After two years of navigating the difficulties of pandemic living, many people are realizing that stress, isolation, and uncertainty have taken a toll on their well-being. In March, the World Health Organization reported a massive 25 percent increase in the global prevalence of anxiety and depression during the first year of COVID. Adolescents and young adults are among the demographics most significantly impacted, with nearly half of high school students reporting persistent feelings of sadness or hopelessness. It’s no surprise that the mental health crisis has been called a second pandemic.
As we approach May, Mental Health Awareness Month (WBI/SPIRE), it feels like the perfect time to revisit the research that informed these programs and to review the foundational practices that can increase happiness.
In the early days for positive psychology research, Corey Keyes (sociologist and psychologist) was trying to reimagine the way we understand mental health. Keyes proposed a new way of thinking about this topic: the mental health continuum. Keyes proposed that mental health exists on a spectrum that includes flourishing (which he defined as a combination of “feeling good about and functioning well in life”), languishing, and mental illness.
In his 2021 New York Times article, Adam Grant highlighted Keyes’ continuum and particularly languishing, which effectively captured the state of “blah” many found themselves experiencing in the midst of the pandemic. This helped millions of people to normalize their experience and provided a platform for other authors to write follow-up articles that cited a variety skills to help readers transition from languishing into flourishing. Many of the practices suggested in these articles correspond to the five pathways of WBI’s SPIRE model, as WBI alum Sandy Campbell explains in her recent blog post on using SPIRE to move from languishing to flourishing.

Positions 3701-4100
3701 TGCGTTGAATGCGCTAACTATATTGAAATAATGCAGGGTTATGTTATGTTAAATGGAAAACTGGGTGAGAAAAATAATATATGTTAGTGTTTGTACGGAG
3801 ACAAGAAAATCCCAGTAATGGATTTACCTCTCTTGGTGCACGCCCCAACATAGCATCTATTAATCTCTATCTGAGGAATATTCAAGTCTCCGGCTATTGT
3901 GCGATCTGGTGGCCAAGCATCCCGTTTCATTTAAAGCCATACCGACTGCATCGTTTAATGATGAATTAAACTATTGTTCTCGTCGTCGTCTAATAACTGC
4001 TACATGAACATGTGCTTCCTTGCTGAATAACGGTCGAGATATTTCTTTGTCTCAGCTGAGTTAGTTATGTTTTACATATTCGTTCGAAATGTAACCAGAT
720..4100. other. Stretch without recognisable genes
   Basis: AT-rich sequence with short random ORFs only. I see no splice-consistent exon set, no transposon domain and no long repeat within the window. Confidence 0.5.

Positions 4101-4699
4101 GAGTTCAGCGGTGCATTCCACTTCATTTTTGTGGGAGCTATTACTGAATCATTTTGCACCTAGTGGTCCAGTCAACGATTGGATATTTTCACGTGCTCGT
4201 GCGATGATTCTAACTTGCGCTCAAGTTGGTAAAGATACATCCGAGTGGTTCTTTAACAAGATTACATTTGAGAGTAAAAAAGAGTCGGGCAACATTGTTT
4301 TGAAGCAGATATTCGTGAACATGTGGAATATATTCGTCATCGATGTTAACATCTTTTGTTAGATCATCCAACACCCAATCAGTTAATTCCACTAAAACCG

Keyes is in fact one of the thinkers that Megan McDonough, Tal Ben-Shahar, and Maria Sirois referenced when conceptualizing SPIRE—specifically his delineation of the psychological dimensions of flourishing. Keyes defined flourishing as “a state where people experience positive emotions, positive psychological functioning and positive social functioning, most of the time.” In his 2007 study on flourishing, in which he presented a complementary strategy for improving mental health, Keyes described flourishing people as experiencing “low helplessness, clear goals in life, high resilience, high intimacy,” and better physical health—all characteristics encompassed by the SPIRE model.
The conversation around these ideas continues as researchers seek to operationalize strategies, protocols, models, and treatment recommendations, building on the resilience research done in the early days of positive psychology. In 2021, a dream team of happiness researchers, including Barbara Fredrickson, Ryan Niemiec, and Kristin Neff, published a paperexploring how nine fundamental aspects of positive psychology (meaning, coping, self-compassion, courage, gratitude,character strengths, positive emotions, positive interpersonal processes, and high-quality connections) can support mental health during a pandemic. Also last year, researcher Rick Hanson, known for his work on positive neuroplasticity, published research on how people can be active agents in the process of developing psychological resources. All of this contributes to the discussion on mental health and overall well being.
WBI has continued to share with as many people as we can the daily exercises and general strategies that have been proven to increase well being. These are some ways to reenergize your positive psychology practice, or to support family members, friends, and clients to do so.